The Stanley Cup playoffs are always full of excitement and surprises, and as the best players tend to lead their teams deep into playoffs, the supporting cast and unexpected players are the ones who help push the team to the next level. We are going to look at five players who had breakout performances during these playoffs and how their careers can only go up from here.
5. Jake Oettinger
The one and only reason the Dallas Stars even made it to Game 7 of the first round was because of Jake Oettinger. He played incredibly and was the best goaltender in Round 1. He stepped up and shut the door against the sixth-ranked offense in the NHL and allowed just 13 goals on 285 shots, good for a .954 save percentage (SV%). His goals-against average (GAA) was also 1.81 and he had a 12 goals saved above average (GSAA) rating which is incredible for playing just seven games.
The Stars will have the fewest goals against per game in this postseason by a wide margin. Keep in mind they did only play one round, but it was all Oettinger. It was a huge step forward from the regular season where he finished with a .914 SV% and the hope is that this is a glimpse of things to come for the Stars as they will need his elite play to continue if they want to compete in a very tough Central Division next season.
4. Filip Chytil
The first member of the “Kid Line” to appear from the New York Rangers as a player who broke out is Filip Chytil. He elevated his game alongside the unlikely young line and was a big reason why the Rangers advanced to the Eastern Conference Final ahead of schedule.
Averaging just 13:24 of ice time during the playoffs, it didn’t stop Chytil from doing something special when he was on the ice. He had a stretch of three games in which he scored five goals and scored two in Game 1 of the Eastern Conference Final against the Tampa Bay Lightning. He scored eight goals and 22 points in 67 games during the regular season but scored seven goals and nine points in 20 playoff games. This is the type of impact the Rangers were hoping for when they drafted him in the first round in 2017.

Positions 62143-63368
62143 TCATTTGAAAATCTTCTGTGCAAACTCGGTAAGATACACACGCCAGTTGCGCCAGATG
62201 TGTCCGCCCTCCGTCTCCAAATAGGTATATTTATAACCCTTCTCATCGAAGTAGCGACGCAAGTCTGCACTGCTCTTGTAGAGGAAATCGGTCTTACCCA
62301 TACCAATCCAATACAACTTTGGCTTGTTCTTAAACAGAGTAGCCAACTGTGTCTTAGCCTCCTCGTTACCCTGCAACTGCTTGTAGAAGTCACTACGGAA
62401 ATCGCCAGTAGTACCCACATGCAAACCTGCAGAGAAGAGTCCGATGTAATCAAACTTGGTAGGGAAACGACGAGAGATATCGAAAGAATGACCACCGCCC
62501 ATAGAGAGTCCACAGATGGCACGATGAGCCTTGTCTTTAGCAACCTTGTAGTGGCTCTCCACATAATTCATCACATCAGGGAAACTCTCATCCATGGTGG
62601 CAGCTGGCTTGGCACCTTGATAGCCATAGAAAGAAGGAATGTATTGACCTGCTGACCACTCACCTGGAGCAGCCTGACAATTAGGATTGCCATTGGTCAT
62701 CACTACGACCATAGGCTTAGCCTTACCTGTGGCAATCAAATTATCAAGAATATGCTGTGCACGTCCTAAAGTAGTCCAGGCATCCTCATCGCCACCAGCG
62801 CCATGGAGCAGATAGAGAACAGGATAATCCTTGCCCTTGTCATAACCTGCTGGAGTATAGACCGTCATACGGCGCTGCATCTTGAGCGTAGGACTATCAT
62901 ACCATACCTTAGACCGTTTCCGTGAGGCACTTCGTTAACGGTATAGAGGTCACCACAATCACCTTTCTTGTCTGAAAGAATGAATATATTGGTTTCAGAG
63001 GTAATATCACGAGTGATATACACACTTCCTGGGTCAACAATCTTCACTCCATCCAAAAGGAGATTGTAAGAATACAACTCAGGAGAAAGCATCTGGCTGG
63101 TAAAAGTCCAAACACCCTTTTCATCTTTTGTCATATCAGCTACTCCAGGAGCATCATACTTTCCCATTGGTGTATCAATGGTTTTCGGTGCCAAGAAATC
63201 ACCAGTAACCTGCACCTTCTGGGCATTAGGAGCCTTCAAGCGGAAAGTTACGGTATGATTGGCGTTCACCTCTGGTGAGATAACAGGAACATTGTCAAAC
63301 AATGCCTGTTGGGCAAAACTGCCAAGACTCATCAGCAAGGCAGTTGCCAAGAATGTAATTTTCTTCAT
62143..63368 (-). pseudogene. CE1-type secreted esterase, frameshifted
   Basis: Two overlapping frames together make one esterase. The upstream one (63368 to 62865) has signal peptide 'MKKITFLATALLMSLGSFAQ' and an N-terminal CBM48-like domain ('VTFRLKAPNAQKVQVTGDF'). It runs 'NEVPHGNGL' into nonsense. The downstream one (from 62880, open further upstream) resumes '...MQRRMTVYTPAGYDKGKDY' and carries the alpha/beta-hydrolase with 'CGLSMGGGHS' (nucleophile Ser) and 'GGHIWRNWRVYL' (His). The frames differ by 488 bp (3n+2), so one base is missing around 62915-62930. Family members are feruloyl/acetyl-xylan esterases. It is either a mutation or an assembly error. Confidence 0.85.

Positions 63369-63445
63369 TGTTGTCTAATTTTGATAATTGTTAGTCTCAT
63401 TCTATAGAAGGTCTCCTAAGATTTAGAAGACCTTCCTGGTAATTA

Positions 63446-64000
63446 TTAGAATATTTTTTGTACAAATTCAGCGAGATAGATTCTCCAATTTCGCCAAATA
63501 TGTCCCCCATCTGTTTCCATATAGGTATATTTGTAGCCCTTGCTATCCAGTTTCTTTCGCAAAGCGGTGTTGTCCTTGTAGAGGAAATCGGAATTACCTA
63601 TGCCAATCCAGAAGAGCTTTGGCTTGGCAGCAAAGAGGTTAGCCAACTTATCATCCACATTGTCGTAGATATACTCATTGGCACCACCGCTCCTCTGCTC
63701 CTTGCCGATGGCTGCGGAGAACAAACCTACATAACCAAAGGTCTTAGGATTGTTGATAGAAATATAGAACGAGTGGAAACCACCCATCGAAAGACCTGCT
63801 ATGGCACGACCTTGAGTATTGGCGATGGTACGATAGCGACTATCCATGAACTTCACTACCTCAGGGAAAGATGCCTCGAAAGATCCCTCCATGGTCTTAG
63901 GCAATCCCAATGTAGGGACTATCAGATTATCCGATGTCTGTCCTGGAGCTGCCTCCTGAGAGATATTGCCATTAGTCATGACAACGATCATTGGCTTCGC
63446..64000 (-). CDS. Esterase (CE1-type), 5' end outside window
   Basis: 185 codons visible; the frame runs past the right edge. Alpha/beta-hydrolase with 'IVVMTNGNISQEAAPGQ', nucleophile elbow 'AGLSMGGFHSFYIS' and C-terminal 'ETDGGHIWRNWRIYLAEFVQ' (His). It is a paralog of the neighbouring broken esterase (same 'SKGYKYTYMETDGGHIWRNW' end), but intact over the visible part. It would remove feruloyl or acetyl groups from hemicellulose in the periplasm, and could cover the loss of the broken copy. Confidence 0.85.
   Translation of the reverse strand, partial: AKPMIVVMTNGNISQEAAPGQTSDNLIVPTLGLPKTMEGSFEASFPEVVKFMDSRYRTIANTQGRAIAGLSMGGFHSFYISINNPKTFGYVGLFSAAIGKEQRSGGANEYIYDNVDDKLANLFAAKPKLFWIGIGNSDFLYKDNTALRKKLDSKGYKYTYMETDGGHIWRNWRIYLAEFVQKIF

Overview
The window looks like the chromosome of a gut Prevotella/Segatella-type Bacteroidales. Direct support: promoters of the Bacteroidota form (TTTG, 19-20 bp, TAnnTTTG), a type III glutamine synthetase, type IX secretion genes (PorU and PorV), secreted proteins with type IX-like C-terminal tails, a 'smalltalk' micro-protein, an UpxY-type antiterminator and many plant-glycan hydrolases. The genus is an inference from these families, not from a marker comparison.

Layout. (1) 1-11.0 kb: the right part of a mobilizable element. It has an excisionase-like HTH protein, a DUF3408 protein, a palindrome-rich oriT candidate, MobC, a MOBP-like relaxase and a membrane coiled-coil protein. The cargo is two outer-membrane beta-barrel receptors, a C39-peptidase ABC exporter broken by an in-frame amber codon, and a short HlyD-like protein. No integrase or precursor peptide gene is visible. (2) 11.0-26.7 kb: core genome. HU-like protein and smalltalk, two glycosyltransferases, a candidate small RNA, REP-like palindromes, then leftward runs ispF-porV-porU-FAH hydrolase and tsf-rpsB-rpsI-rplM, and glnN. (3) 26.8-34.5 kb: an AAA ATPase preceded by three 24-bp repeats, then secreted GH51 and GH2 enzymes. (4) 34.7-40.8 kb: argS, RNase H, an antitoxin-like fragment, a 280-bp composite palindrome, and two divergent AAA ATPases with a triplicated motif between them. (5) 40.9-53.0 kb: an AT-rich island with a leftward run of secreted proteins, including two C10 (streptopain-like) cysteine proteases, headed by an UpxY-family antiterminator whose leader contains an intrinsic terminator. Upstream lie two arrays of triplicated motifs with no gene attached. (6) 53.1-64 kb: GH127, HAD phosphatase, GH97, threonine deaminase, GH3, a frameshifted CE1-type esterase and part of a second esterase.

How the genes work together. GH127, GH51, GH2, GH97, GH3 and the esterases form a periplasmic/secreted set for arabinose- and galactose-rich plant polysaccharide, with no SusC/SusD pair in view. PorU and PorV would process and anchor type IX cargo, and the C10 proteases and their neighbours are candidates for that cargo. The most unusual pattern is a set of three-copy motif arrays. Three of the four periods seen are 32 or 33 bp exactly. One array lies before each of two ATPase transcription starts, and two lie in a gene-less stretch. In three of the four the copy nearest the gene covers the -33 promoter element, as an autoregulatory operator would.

Chytil now has the fifth-most playoff goals by a Rangers player age 22 or younger and looks to have made things more clear for the team as he has answered some of the questions heading into this offseason and free agency. If he can sustain the success and play with even better players in a larger role, it will free up spots and money for the Rangers to work with moving forward (from “Filip Chytil’s breakout postseason answering Rangers’ second-center question”, New York Post, June 2, 2022).
3. J.T. Compher
Even though J.T. Compher hasn’t had a huge jump in points per game from the regular season, he was able to step up in a big way when Nazem Kadri was injured and even before that. He played just nine minutes in Game 6 versus the St. Louis Blues but scored two goals. He followed that performance up with a two-goal game in the first meeting between the Colorado Avalanche and the Edmonton Oilers playing just under 13 minutes.